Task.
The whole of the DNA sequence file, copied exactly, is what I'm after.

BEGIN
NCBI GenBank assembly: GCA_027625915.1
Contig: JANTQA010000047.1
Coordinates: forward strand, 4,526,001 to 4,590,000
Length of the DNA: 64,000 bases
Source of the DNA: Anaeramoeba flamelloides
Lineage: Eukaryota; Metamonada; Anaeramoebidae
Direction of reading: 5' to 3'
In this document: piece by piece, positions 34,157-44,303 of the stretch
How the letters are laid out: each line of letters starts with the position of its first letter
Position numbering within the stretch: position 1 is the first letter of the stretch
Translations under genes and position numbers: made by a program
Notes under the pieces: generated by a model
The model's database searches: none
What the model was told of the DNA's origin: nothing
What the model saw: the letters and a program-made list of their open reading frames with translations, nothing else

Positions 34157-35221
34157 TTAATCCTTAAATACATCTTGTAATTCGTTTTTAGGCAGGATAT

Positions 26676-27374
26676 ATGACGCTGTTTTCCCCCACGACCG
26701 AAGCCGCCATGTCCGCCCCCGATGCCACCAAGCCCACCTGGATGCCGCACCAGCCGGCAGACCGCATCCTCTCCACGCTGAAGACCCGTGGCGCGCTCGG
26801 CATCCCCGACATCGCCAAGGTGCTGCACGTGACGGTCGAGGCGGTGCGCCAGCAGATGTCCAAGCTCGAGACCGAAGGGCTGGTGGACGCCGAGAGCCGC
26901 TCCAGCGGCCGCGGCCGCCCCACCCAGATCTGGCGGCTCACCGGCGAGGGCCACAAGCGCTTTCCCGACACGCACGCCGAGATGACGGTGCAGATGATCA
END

NCBI GenBank assembly: GCA_027625915.1
Contig: JANTQA010000047.1
Coordinates: forward strand, 4,526,001 to 4,590,000
Length of the DNA: 64,000 bases
Source of the DNA: Anaeramoeba flamelloides
Lineage: Eukaryota; Metamonada; Anaeramoebidae
Direction of reading: 5' to 3'
In this document: piece by piece, positions 34,157-44,303 of the stretch
How the letters are laid out: each line of letters starts with the position of its first letter
Position numbering within the stretch: position 1 is the first letter of the stretch
Translations under genes and position numbers: made by a program
Notes under the pieces: generated by a model
The model's database searches: none
What the model was told of the DNA's origin: nothing
What the model saw: the letters and a program-made list of their open reading frames with translations, nothing else

Positions 34157-35221
34157 TTAATCCTTAAATACATCTTGTAATTCGTTTTTAGGCAGGATAT

Positions 26676-27374
26676 ATGACGCTGTTTTCCCCCACGACCG
26701 AAGCCGCCATGTCCGCCCCCGATGCCACCAAGCCCACCTGGATGCCGCACCAGCCGGCAGACCGCATCCTCTCCACGCTGAAGACCCGTGGCGCGCTCGG
26801 CATCCCCGACATCGCCAAGGTGCTGCACGTGACGGTCGAGGCGGTGCGCCAGCAGATGTCCAAGCTCGAGACCGAAGGGCTGGTGGACGCCGAGAGCCGC
26901 TCCAGCGGCCGCGGCCGCCCCACCCAGATCTGGCGGCTCACCGGCGAGGGCCACAAGCGCTTTCCCGACACGCACGCCGAGATGACGGTGCAGATGATCA